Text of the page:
I'm certainly not "worried" one bit. I have other... real... worries in life. Though there are many threads by newbies that seem to be "worried" about whether their solar watches are functioning (charging) properly. And, those threads always precipitate some rancorous debates on the "best" way to keep solar watches charged up.

I live in Florida, which is the helio-climatic polar opposite of the UK. But, if I put my watches outside, they would get very hot, very quickly. Super-hot! That's not to mention having to babysit them for fear of them "walking off." By design, our house has little to no southern window exposure... and my other windows don't have convenient furniture surfaces upon which to rest my watches or watch boxes.

I could take them out of the box and put them on the window sill. But, that would require me to DO something. With my set-up, I do absolutely nothing. I don't have to move the herd to graze. I only have to decide which watch to wear for the day.
 

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I'm certainly not "worried" one bit. I have other... real... worries in life. Though there are many threads by newbies that seem to be "worried" about whether their solar watches are functioning (charging) properly. And, those threads always precipitate some rancorous debates on the "best" way to keep solar watches charged up.

I live in Florida, which is the helio-climatic polar opposite of the UK. But, if I put my watches outside, they would get very hot, very quickly. Super-hot! That's not to mention having to babysit them for fear of them "walking off." By design, our house has little to no southern window exposure... and my other windows don't have convenient furniture surfaces upon which to rest my watches or watch boxes.

I could take them out of the box and put them on the window sill. But, that would require me to DO something. With my set-up, I do absolutely nothing. I don't have to move the herd to graze. I only have to decide which watch to wear for the day.
By “worries” I wasn’t trying to be facetious, I just meant that you charge them 3 times a week on your “farm”. You’re right, it doesn’t take much effort to flip a switch on your part, but I guess I never felt that kind of attentiveness was necessary. I was actually a bit surprised by the measurements. I actually assumed any artificial light source would be SIGNIFICANTLY lower, but that doesn’t necessarily seem to be the case.
 
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Discussion Starter · #10 ·
By “worries” I wasn’t trying to be facetious, I just meant that you charge them 3 times a week on your “farm”. You’re right, it doesn’t take much effort to flip a switch on your part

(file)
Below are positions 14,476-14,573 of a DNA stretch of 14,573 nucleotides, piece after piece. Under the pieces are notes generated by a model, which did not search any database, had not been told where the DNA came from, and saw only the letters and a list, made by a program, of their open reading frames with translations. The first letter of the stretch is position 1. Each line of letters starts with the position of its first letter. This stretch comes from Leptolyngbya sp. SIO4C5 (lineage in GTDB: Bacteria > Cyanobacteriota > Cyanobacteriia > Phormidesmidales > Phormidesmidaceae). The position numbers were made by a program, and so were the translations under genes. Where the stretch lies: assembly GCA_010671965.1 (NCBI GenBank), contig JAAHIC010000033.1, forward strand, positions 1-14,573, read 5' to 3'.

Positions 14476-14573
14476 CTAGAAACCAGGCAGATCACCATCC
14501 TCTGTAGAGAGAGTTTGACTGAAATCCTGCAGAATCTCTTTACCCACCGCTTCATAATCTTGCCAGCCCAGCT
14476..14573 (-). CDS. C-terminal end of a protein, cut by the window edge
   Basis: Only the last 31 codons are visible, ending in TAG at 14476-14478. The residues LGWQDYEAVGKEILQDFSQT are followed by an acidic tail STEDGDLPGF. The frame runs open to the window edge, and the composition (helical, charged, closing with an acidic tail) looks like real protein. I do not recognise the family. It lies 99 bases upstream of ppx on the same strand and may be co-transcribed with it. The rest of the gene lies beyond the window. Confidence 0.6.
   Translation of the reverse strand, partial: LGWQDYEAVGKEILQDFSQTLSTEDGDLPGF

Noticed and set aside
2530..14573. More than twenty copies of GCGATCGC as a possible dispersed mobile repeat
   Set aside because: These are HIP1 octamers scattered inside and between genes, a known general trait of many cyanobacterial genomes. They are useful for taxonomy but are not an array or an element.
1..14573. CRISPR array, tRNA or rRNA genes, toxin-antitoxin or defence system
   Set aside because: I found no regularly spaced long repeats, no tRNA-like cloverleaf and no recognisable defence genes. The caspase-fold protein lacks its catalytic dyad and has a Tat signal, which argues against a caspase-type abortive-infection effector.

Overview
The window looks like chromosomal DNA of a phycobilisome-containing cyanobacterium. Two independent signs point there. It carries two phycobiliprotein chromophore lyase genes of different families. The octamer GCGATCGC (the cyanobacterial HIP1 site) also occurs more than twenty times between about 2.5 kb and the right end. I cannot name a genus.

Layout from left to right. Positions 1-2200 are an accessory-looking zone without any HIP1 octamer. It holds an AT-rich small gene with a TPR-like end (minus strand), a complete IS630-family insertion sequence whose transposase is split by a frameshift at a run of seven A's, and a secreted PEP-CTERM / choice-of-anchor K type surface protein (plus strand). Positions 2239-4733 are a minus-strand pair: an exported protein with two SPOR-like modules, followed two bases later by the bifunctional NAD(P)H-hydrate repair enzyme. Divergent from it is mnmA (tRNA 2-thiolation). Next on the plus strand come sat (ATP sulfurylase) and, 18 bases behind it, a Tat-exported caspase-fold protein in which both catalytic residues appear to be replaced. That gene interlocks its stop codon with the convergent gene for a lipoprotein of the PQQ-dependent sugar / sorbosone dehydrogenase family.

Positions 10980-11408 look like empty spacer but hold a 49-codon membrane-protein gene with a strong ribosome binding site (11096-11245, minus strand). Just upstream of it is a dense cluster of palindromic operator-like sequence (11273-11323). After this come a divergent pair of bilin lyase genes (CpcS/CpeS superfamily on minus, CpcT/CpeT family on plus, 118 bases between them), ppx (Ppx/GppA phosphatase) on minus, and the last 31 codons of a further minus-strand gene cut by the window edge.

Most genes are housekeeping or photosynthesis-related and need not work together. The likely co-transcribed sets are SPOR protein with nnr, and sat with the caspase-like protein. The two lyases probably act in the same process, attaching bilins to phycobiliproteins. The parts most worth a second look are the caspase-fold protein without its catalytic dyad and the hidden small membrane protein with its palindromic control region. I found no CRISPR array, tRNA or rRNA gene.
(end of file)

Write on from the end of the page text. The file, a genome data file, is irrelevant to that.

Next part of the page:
Nope. I don't even have to do that. It's on a timer. I don't do anything.... at all. This was mentioned in the article.

15538679


I was actually a bit surprised by the measurements. I actually assumed any artificial light source would be SIGNIFICANTLY lower, but that doesn’t necessarily seem to be the case.
Surprised me, as well! But, it should be noted that distance from the source (of artificial) light makes a big difference. As distance increases, lux drops off exponentially.
 

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. . .
Surprised me, as well! But, it should be noted that distance from the source (of artificial) light makes a big difference. As distance increases, lux drops off exponentially.
Yes, the distance from the light is critical, as shown in your photos. I have a Carex lamp similar to yours & the recommended usage distance is 1 foot away, which is where the 10,000 lux (at the highest setting) rating comes from.
 

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Discussion Starter · #14 ·
I have a Carex lamp similar to yours & the recommended usage distance is 1 foot away, which is where the 10,000 lux (at the highest setting) rating comes from.
I just measured. My watches are 7 inches away from the light. I got a 24,100 lux measurement there (as shown in article).
 

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I just measured. My watches are 7 inches away from the light. I got a 24,100 lux measurement there (as shown in article).
Exactly, I'm guessing if you moved the meter another 5 inches away from the light, the reading would drop closer to the lamp's rated 10,000 lux.

For some reason, I had never thought of using my Carex to charge my solar watches, so your article has inspired me to consider placing some of them near me when I charge my biological clock during the winter!
 

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Discussion Starter · #19 ·
I only have four but I put them all in one flower pot, on the sill in the sunlight. I water them regularly but beyond that I let nature take its course. At the moment they are all growing tall in an attempt to out shadow each other but I think the PRG 600 is going to win
"Jack and the G-Stalk?" 🤭